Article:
Constant worrying, doubting yourself non-stop, and chronically elevated stress hormones is likely worse for you than failing to live an “optimal” lifestyle.

Don't attempt to live such an austere life that you forget to have fun or become a total downer to those around you.

In the end, it's the habits that are sustainable that lead to lasting results.

All the best,

Nate

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22 Comments

  • Reply
    gary Goins
    March 25, 2016 at 1:43 pm

    I like this article. I’m 72 and in reasonable shape with plans to train for some long bike rides and long hikes. I find that the 80/20 approach is very productive. It allows one to accomplish the things you desire and have a life with friends and creative as well as physical accomplishments. Keep up the good work. Oh yes I like web site very much.

    • Reply
      Nate
      March 25, 2016 at 2:17 pm

      Gary, that’s awesome that you’re able to accomplish these things at 72! I know plenty of guys in their 50s who can’t even walk a quarter mile. Thanks for reading!

  • Reply
    Russ Widhalm
    March 25, 2016 at 4:11 pm

    Great article, Nate. Sorry I missed you in Atlanta.

  • Reply
    Hoyos
    March 25, 2016 at 5:44 pm

    Good stuff, FYI alcohol has been unfairly demonized kind of the same way as intermittent fasting. Like intermittent fasting small amounts are correlated with many positive effects but large amounts are highly destructive. There are actually guidelines published by USG, but they’re not widely circulated for fear of encouraging alcoholism.

    OT, I really like the site and I’ve been trying to dress better; would you consider an article for looking sharp in the summer? And I mean humid, Deep South, doesn’t-get cool-in-the-evenings summer?

    • Reply
      Nate
      March 25, 2016 at 8:03 pm

      Yeah, drinking alcohol can be a slippery slope but has a lot of positive aspects as long as you control it. I’m going to be doing quite a bit on summer clothing fairly soon.

  • Reply
    Eric
    March 26, 2016 at 7:43 am

    Life is best lived with a little common sense and moderation. Nice work with this one Nate.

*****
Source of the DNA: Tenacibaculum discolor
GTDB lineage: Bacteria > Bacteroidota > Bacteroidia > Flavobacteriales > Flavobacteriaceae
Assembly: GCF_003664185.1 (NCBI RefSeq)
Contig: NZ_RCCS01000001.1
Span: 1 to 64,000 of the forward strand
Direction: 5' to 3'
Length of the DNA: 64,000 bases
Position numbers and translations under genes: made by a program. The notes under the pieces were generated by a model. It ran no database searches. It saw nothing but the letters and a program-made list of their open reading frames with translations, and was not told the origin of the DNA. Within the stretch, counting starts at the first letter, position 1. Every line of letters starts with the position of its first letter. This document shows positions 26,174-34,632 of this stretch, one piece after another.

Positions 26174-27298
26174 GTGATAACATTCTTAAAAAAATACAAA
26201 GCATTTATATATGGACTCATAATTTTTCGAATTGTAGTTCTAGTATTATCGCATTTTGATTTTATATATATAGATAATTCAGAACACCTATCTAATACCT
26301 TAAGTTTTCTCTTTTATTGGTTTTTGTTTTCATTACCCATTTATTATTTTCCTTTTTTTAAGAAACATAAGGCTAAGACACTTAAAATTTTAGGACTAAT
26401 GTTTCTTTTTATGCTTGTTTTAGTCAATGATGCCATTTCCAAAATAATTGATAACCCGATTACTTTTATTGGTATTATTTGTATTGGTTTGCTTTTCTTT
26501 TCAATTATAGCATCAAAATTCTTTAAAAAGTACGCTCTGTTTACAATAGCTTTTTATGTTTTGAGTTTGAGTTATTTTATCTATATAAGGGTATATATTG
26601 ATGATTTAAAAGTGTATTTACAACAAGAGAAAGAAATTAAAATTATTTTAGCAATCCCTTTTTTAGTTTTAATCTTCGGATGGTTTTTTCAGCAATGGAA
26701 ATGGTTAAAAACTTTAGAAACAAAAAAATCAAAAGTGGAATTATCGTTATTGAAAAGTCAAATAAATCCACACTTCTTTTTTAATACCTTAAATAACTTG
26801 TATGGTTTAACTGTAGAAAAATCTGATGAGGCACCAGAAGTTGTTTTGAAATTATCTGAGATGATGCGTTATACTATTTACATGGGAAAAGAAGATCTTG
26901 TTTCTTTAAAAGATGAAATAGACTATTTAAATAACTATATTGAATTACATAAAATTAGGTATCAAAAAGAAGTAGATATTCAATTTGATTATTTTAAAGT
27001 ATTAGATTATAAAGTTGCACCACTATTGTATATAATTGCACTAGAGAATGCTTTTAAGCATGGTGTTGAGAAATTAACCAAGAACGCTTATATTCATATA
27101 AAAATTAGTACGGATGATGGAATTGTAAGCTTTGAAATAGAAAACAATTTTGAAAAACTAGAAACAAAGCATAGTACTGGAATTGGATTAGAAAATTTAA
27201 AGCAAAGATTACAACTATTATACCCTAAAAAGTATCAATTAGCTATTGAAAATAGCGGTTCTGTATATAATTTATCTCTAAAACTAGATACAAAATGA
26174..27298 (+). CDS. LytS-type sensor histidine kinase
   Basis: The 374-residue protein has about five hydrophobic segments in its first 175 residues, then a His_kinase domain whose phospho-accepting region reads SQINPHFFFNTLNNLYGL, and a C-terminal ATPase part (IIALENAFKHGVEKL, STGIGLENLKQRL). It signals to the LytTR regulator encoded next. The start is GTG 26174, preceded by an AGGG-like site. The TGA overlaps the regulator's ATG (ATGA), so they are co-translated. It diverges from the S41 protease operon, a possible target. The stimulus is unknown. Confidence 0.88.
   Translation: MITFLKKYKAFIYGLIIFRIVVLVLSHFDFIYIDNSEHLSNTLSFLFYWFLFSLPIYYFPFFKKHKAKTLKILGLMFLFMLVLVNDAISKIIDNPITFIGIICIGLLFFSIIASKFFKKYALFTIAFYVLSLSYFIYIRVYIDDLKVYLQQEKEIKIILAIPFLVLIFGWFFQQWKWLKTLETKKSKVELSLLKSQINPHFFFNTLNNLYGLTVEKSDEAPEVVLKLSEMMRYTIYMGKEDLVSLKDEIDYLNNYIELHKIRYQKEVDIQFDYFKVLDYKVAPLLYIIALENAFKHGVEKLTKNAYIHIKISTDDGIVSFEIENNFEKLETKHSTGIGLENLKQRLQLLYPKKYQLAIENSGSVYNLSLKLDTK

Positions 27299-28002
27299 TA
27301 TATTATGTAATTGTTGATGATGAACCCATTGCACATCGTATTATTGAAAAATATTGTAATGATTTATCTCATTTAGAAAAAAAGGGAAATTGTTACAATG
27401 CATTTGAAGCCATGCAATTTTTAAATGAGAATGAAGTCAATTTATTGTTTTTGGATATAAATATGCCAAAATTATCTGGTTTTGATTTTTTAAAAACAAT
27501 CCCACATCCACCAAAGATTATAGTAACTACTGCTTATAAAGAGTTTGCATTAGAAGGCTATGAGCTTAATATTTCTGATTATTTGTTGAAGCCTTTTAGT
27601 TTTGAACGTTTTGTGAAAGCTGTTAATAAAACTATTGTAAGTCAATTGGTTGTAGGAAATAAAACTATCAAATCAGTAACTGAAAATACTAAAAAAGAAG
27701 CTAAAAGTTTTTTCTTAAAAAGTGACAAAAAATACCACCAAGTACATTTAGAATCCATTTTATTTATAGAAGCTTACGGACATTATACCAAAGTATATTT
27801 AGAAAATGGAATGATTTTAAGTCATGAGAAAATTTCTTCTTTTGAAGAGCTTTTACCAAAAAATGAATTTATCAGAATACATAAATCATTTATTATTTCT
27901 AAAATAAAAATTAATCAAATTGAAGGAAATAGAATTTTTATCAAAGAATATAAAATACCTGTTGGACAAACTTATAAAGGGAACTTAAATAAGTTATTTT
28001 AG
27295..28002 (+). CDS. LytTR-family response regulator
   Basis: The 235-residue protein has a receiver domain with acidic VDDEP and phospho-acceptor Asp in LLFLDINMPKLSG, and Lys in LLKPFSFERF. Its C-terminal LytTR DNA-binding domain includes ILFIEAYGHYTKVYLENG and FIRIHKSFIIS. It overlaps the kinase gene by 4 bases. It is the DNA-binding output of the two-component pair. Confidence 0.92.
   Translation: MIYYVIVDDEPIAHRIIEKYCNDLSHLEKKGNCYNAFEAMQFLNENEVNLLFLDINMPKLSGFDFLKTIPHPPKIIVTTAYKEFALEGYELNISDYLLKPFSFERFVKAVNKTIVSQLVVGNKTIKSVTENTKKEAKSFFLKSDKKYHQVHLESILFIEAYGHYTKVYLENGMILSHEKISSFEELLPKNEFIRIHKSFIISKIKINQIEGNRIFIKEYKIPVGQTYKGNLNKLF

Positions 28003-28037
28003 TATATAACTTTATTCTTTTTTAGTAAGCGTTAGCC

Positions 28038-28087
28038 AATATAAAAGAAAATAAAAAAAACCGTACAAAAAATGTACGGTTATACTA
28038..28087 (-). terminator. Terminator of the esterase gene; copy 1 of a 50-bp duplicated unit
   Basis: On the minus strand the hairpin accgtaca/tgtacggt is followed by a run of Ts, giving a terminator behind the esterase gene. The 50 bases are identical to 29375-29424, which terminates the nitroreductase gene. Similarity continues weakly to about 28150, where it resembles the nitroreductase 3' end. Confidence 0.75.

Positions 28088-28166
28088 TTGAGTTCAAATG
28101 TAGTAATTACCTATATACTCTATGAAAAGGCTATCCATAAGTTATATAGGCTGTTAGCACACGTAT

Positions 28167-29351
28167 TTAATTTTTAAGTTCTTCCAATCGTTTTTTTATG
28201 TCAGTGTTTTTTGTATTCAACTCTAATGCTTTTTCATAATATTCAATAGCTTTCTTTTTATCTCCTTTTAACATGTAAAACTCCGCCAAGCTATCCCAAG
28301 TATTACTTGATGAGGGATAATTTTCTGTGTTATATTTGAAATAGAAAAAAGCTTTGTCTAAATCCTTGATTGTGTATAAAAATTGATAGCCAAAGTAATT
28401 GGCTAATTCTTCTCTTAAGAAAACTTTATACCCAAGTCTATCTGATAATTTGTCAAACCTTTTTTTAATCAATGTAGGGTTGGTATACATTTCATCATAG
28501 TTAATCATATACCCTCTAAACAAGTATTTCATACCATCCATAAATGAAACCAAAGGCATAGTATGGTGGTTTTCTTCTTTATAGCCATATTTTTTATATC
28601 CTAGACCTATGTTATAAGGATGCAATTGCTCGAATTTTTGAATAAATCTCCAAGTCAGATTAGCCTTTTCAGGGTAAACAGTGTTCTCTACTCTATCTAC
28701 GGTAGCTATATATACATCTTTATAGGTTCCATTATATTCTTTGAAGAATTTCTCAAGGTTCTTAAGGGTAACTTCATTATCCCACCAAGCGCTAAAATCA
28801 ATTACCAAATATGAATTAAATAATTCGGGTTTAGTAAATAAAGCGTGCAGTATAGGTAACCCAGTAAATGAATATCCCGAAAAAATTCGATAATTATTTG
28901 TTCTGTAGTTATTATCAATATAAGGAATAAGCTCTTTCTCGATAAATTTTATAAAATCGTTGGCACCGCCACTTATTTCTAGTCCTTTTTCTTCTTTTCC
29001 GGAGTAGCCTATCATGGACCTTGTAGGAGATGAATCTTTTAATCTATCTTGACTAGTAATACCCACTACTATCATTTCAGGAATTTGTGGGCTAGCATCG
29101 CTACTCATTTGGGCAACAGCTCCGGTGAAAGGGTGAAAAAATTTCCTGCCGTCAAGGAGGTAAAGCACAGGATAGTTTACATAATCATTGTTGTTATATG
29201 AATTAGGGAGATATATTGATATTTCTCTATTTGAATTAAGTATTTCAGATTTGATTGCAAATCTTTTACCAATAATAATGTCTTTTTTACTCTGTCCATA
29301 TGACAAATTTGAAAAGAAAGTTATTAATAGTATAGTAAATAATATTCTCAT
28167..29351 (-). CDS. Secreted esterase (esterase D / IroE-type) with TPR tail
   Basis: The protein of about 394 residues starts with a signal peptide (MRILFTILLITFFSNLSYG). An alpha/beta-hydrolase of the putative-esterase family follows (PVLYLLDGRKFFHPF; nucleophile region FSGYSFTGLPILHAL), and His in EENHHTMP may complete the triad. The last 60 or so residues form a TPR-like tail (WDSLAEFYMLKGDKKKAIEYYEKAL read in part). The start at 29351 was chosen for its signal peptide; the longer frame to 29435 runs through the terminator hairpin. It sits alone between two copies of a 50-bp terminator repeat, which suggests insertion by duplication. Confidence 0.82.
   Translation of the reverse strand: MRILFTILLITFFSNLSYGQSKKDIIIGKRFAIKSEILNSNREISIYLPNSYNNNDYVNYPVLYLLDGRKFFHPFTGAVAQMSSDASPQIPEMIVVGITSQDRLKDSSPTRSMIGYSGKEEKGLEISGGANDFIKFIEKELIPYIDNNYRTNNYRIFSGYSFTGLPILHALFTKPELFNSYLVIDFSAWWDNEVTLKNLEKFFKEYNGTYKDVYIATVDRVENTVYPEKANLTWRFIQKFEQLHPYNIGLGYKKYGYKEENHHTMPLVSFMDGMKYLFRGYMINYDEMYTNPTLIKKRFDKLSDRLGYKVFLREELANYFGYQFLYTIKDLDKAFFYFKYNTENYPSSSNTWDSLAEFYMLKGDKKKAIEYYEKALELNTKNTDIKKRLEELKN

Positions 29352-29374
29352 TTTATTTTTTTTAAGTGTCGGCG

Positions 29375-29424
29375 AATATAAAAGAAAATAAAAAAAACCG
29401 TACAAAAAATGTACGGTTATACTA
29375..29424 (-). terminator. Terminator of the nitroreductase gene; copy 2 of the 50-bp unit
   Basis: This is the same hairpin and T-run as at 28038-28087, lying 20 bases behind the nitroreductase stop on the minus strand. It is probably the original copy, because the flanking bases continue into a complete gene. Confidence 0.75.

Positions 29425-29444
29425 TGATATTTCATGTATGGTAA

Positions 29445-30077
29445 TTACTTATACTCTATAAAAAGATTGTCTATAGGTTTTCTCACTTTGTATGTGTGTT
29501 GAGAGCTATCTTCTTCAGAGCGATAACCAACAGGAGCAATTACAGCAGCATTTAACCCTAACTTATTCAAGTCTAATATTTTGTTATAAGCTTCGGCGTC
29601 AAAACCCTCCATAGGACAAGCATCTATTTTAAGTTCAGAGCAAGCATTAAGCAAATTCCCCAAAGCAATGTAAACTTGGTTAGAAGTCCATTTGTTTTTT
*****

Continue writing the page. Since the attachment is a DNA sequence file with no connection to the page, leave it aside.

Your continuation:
• Reply
    Damian Pros
    March 26, 2016 at 9:16 am

    Hey Nate,

    I have something to add on the “organic” nutrition part, that I consider important. Maybe you could add it somewhere in the article.

    Here it goes (take chicken for example):

    1. Organic just means the animals are raised without injections, hormones, antibiotics etc. It doesn’t necessarily mean the food is better…

    If it’s “organic”, but the chickens are NOT pasture raised – the stuff you eat likely comes from what I call “chicken-factories” where you have 5000 chickens inside a cage with no area to move around like they would do naturally.

    That’s unhealthy, even if it’s organic.

    2. Look for pasture raised chickens/eggs. When it comes to other kinds of meat, the healthiest one is grass-finished. Not even-grass fed.

    Grass-fed means the animal was raised eating grass, but you don’t know if this continued to happen for its entire life.

    Grass-finished means eating grass from the moment it was born to the moment it died.

    3. That’s the most simplified explanation. Joel Salatin’s book “Folks This Ain’t Normal” is a good read on the subject.

    Key takeaways: Pasture-raised, grass finished.

    Cheers!

  • Reply
    Dennis Kiser
    March 26, 2016 at 10:38 pm

    I gotta say Nate. Your articles are influential and informative. From learning about the old fashioned cocktail to earning the right to calling yourself a bodybuilder you never fail to inspire my friend. Keep up the good fight and carry on!

  • Reply
    TJ
    March 28, 2016 at 10:35 am

    Nate,

    I enjoyed the article very much. I think the overall message is very important. Great work! Professional/scientific me feels the need to raise issue with the part about organics, however. At worst I’m making a pointless internet comment. At best, I can help you and your readers save some money.

    There are many reasons that you may want to buy organic food. Preserving biodiversity, concerns of animal welfare,or skepticism of biotechnology may be a few examples. However, it is a very common myth, and one the organic industry shamelessly supports, that organic food is “better” for you. The reality is that organic food is not any safer or more nutritious than conventional food. The USDA is very careful with its organic certification and labeling programs to make sure that no company can use “organic” to suggest that their food is safer or more nutritious.

    Another common myth is that organic produce uses fewer chemicals (i.e. pesticides) than conventional agriculture. Organic producers still use chemicals – it’s just that many of their chemicals are non-synthetic. Organic producers are still allowed to use many toxic and potentially lethal chemical compounds such as hydrogen peroxide, copper carbonate, sodium hypochlorite, and tetracycline just to name a few. Furthermore, because organic chemicals are not as effective as the synthetic ones used in conventional agriculture, organic producers may have to use a significantly larger amount of chemicals to achieve the same results.

    At the end of the day, it is the dose that makes the poison. Virtually any chemical compound can kill you. People have died of water poisoning. If you trust our national food safety system then you don’t need to worry about whether organic or conventional produce is best because the residual chemicals in both types of food are inspected to ensure safe and harmless levels. So if it’s chemicals or nutrition you are worried about, save yourself some money and just buy regular food.